BMW’s M3 is nothing short of a legend. What started as a thinly disguised competition 3 Series for the street meant to satisfy a racing series’ rules has graduated into a sophisticated performance heavyweight. Today’s M3 is a four-door sedan (if you want a coupe or convertible, look to the M4) with a 3.0-liter turbocharged six-cylinder delivering 425 horsepower. Paired to either a six-speed manual or a seven-speed dual-clutch gearbox, acceleration is ferocious. 0-60 mph falls in as little as 3.9 seconds. If that’s not quick enough for you, an optional Competition package bumps output to 444 hp.
Some drivers will argue that the rear-wheel-drive M3 has lost much of its finesse and tactility in its bid to generate even more eye-widening performance, and perhaps they have a point. But the 2018 BMW M3 is still a very special car, and thanks in part to continuous improvements to its iDrive infotainment system and updated safety systems, it’s actually a solid daily driver, too. The 2018 BMW M3 starts at $66,500 before options and delivery fees, which puts it right in the hunt with the Mercedes-AMG C63 and Audi’s forthcoming RS5 Sportback.
Theis already a tremendously potent sport sedan, but the German automaker has gone and upped the ante with the newly announced 2017 BMW M3 CS. The new special edition boasts more power, less weight and even more speed.
Starting in the engine room, the inline 6-cylinder M TwinPower Turbo engine gets a 28 horsepower boost and a 37 pound-foot bump. Peak output is now stated at 453 horsepower and 443 pound-feet of torque. The special edition's M Sports exhaust system has CS-specific sound tuning that I presume is more aggressive than the standard M3's already intimidating bark.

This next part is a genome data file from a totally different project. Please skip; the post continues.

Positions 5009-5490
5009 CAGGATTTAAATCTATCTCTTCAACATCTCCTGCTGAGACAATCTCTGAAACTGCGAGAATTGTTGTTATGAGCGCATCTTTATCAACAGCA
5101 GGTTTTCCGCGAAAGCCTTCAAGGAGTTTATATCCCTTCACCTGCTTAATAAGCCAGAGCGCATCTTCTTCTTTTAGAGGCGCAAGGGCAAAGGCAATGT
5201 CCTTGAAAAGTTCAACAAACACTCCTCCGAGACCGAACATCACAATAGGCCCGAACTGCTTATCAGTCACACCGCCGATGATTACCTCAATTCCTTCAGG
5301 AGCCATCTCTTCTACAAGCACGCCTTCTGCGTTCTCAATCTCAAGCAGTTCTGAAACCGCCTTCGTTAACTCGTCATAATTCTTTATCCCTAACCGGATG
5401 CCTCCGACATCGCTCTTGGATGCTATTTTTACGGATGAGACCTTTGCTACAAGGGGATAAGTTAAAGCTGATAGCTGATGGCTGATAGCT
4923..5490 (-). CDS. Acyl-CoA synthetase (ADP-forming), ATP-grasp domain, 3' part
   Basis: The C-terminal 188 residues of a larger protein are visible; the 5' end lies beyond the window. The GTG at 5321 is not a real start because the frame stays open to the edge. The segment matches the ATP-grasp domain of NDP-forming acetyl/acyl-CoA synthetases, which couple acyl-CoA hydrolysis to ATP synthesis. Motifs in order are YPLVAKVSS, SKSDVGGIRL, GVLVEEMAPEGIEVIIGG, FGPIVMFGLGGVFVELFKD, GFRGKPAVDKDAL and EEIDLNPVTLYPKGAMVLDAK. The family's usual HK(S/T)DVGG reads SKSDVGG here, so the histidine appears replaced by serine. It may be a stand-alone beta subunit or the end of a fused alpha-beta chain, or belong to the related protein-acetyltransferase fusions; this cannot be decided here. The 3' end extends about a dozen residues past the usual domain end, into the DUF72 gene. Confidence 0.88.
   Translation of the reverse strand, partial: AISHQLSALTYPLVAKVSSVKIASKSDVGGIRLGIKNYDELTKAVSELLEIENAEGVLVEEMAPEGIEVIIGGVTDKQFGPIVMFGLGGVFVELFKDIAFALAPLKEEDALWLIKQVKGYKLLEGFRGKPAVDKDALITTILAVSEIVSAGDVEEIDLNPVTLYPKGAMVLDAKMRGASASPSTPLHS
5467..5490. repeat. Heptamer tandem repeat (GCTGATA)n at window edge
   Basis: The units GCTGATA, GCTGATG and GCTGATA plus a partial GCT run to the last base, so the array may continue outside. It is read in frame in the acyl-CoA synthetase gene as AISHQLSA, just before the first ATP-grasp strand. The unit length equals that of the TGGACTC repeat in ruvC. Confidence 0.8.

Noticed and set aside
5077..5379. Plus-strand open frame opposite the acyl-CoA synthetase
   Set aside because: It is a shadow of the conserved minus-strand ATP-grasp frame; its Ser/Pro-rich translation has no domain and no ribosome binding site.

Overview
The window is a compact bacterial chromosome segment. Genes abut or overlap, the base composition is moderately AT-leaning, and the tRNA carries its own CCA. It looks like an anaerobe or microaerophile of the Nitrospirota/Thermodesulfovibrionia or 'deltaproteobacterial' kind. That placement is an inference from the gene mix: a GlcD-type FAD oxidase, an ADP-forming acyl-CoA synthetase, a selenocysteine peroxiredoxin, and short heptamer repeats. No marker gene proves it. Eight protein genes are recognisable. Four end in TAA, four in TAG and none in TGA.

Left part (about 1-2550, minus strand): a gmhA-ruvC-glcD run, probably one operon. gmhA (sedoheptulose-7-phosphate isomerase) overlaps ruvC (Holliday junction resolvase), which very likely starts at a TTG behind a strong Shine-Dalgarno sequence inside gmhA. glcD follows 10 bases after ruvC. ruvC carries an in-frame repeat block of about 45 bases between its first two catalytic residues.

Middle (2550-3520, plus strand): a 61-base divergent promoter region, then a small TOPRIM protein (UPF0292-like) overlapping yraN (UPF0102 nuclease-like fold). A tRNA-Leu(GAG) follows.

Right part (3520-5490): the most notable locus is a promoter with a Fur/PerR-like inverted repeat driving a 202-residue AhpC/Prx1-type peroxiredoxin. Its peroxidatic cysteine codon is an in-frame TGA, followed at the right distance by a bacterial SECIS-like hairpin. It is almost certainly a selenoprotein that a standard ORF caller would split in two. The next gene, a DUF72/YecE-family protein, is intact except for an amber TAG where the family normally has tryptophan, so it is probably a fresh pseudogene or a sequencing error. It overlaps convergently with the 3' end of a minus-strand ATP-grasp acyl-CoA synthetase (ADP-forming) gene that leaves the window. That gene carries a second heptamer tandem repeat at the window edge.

Meanwhile, BMW's engineers set about swapping in a selection of lightweight carbon fiber-reinforced plastic (CFRP) bits to save weight. The material is used on the roof, the front splitter, the trunk lid's "Gurney Flap" spoiler and the rear diffuser. Overall, the CS' carbon bits shave 110 pounds of weight relative to the standard M3.
The recall documents also warn against using Sport mode or the shift paddles.
At least you can't see the nose when you're living your best top-down life, right?
On one hand, top-down motoring is fun, but on the other hand, people can see you driving this thing.
Motorrad's new take on its long-lived and much-loved S 1000RR promises to give Ducati's Panigale V4 models a real run for their money.
Yep, it's got that grille, but it sounds like the M division has cooked up quite a machine this time around.
BMW's new M4 also has up to 503 horsepower, optional all-wheel drive and tons of track-ready tech. But the seats are what really matters.
The new BMW M4 has a standard manual transmission, up to 503 horsepower and available all-wheel drive.
You don't have to get it in Wildberry Metallic, but why wouldn't you?